$todo->category()->associate($category); //We associate our Todo with the category
$todo->save(); //We save it in the Database
$todo->tags()->attach($request->tags); //We create links between our Todo and tags
return $todo;
}
public function update(Request $request, $id)
{
$todo = Todo::find($id); //We retrieve the row of the todo
$todo->done = !$todo->done; //We switch its status
$todo->save(); //We update the row
return $todo;
}
public function destroy($id)
{
return Todo::destroy($id); //We destroy our row by using the id
}
```
As you can see, Eloquent allow easy-to-read code and has already all the functions that we need.
By default, Laravel automatically generates a CSRF "token" for each active user session managed by the application. This token is used to verify that the authenticated user is the one actually making the requests to the application.
The `VerifyCsrfToken` **middleware**, which is included in the web middleware group, will automatically verify that the token in the request input matches the token stored in the session.
So we need to specify that we want to exclude URIs From CSRF Protection. To do so, open `App\Http\Middleware\VerifyCsrfToken` and modify the content:
```php
protected $except = [
'http://localhost/*'
];
```
Now, we can use a REST client (Insomnia or Postman) to create a new todo. Don't forget to set your headers properly:
- **Accept**: application/json
- **Content-Type**: application/json
And let's send the following as our request (`POST http://localhost/todos`):
```json
{
"task": "Buy gifts for the kids",
"category": 1,
"tags": [1,3]
}
```
The server send back the created **todo** and we can check in our database (with Sequel) that the row and its relationships has been properly added.
What about `update(Request $request, $id)` and `destroy($id)`. Let's test those with our REST client:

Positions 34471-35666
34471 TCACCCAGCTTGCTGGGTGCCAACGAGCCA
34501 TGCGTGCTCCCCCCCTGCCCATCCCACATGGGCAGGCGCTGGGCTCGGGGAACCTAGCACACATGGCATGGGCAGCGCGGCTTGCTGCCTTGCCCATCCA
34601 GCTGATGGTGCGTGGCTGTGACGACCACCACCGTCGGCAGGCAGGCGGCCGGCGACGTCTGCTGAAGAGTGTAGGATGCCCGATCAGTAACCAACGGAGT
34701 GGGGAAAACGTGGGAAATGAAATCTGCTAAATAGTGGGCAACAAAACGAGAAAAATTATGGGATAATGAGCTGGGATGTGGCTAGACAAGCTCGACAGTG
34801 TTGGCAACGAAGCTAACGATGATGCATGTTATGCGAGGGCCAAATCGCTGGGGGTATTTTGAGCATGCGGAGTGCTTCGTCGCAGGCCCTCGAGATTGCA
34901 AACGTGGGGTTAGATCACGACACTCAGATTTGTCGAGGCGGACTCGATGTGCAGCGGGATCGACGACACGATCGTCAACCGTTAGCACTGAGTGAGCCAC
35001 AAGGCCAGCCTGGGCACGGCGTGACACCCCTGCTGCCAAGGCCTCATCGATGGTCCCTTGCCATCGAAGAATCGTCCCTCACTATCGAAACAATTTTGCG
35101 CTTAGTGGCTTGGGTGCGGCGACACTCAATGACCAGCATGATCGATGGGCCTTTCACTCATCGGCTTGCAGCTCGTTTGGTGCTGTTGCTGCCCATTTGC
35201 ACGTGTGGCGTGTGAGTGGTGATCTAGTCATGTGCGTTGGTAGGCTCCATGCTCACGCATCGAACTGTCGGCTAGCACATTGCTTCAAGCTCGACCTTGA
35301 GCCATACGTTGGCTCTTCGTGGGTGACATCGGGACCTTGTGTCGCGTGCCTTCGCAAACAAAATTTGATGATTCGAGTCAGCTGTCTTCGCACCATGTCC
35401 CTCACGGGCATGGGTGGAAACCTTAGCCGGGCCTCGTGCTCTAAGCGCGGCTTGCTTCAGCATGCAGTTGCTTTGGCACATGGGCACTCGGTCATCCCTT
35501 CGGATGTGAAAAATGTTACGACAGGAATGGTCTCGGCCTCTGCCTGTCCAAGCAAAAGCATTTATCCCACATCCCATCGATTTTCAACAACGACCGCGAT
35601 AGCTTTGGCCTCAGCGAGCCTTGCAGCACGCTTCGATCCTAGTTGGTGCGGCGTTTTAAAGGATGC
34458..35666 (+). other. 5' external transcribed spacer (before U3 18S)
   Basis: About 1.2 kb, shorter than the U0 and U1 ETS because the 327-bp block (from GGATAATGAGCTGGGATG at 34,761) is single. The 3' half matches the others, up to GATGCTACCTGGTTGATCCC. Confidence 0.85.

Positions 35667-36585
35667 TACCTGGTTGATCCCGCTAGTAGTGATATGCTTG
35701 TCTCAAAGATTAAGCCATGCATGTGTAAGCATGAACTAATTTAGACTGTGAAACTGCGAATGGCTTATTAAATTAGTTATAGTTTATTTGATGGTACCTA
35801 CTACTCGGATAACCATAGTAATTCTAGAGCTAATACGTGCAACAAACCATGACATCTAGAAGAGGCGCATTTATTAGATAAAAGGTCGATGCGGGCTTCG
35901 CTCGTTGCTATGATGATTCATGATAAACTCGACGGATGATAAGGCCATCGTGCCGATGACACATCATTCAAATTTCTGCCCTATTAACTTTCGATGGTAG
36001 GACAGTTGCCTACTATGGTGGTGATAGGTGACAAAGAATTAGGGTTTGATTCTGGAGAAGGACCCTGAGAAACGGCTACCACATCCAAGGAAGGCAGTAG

- `PUT http://localhost/todos/1` -> the column **done** changed to 1 (`true`) for the first row
- `DELETE http://localhost/todos/2` -> the second row has been deleted from the table **todos**
It works!
## Views
Now that we set up the server, let's build our view. Views (or templates) are files that describe what some particular output should look like. Of course, we are going to use **Blade templates**.
Let's start by creating our view. Create a file called `todos.blade.php` inside `resources/views`.
Paste this code:
```html
<!DOCTYPE html>
<html lang="{{ str_replace('_', '-', app()->getLocale()) }}">
<head>
<meta charset="utf-8">
<meta name="viewport" content="width=device-width, initial-scale=1">
<title>Laravel</title>
<!-- Fonts -->
<link href="https://fonts.googleapis.com/css?family=Nunito:200,600" rel="stylesheet">
<link rel="stylesheet" href="https://stackpath.bootstrapcdn.com/bootstrap/4.3.1/css/bootstrap.min.css" integrity="sha384-ggOyR0iXCbMQv3Xipma34MD+dH/1fQ784/j6cY/iJTQUOhcWr7x9JvoRxT2MZw1T" crossorigin="anonymous">
<!-- Styles -->
<style>
html, body {
background-color: #fff;
color: #636b6f;
font-family: 'Nunito', sans-serif;
font-weight: 200;
height: 100vh;
margin: 0;
}
.full-height {
height: 100vh;
}
.flex-center {
align-items: center;
display: flex;
justify-content: center;
}
.position-ref {
position: relative;
}
.top-right {
position: absolute;
right: 10px;
top: 18px;
}
.content {
text-align: center;
width: 50%;
}
.title {
font-size: 84px;
}
.m-b-md {
margin-bottom: 30px;
}
</style>
</head>
<body>
<div class="flex-center position-ref full-height">
@if (Route::has('login'))
<div class="top-right links">
@auth
<a href="{{ url('/home') }}">Home</a>
@else
<a href="{{ route('login') }}">Login</a>
@if (Route::has('register'))
<a href="{{ route('register') }}">Register</a>
@endif
@endauth
</div>
@endif
<div class="content">
<div class="title m-b-md">
{{ "My TODO's" }}
</div>
<div class="container-fluid">
<!-- Our list separated in 3 parts: creation form, categories and todos -->
<ul class="list-group">
<!-- CREATION FORM -->
<li class="list-group-item">
<form action="http://localhost/todos" method="POST">
<div class="form-row">
<div class="col">
<input type="text" class="form-control" id="task" name="task" placeholder="My new todo...">
</div>